August 26, 2017 at 03:35 PM · I learned to read music like I learned to speak my mother tongue. Don't know how I did it. Both were acquired effortlessly. The wonders of childhood! Wish other things in life were so easy.

August 26, 2017 at 04:28 PM · With a teacher banging a pencil on your music stand as a metronome because you couldn't feel the rhythm... Worked out pretty well :) notes are fine tempo meh

August 26, 2017 at 06:21 PM · Reading under pressure, from wedding gigs to last second subbing, reading parties. At home, learning to recognize patterns (sequential and across strings, especially in high positions,) note grouping, learning markers along the fingerboard (5th position, 7th and 11th position harmonics with all fingers,) getting comfortable shifting thirds up and down "over the hump", the transition where palm hits the bout, 121212 ascending from 3rd and 5th, 2121 descending from 7th, 6th, 5th, 1321 descending from 8th and other high places, etc.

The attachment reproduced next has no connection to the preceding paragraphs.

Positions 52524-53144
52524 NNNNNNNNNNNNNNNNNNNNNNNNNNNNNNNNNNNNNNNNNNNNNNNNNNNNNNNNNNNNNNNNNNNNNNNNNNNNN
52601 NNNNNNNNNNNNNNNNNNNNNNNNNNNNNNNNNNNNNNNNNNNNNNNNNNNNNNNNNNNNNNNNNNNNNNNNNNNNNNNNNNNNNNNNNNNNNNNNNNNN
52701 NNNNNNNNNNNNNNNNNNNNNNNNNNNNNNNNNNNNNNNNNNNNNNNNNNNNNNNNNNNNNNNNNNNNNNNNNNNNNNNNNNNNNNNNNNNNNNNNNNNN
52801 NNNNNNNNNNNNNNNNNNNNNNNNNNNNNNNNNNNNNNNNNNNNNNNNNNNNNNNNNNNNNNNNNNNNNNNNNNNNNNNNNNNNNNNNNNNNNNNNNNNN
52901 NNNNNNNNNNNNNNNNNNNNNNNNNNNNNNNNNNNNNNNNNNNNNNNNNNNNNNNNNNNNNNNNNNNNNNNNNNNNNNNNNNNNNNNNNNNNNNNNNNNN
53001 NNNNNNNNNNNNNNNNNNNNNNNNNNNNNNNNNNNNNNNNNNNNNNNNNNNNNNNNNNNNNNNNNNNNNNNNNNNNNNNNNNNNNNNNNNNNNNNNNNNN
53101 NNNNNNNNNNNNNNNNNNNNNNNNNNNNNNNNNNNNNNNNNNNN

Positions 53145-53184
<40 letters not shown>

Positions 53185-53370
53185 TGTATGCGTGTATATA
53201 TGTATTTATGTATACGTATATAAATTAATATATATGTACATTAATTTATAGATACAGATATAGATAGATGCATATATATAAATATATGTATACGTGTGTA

August 27, 2017 at 04:03 AM · Needed "all of the above," because that was the way of it...singing/sight singing, practice on my own, w/ my teacher, & playing in ensembles all contributed.

August 27, 2017 at 08:49 PM · I've always kind of envied having the piano background -- everything about reading and theory makes so much more sense on the piano! I started backwards, learning to read on the violin and then later learning piano.

August 28, 2017 at 01:32 PM · I chose orchestra because I don't remember what helped the most when I learned the violin/how to read music, and I did not have a private teacher until high school. The two (playing/reading music) went hand in hand together, and I never really had a problem with it the way others did growing up. Seemed fairly natural. The wonders of childhood indeed!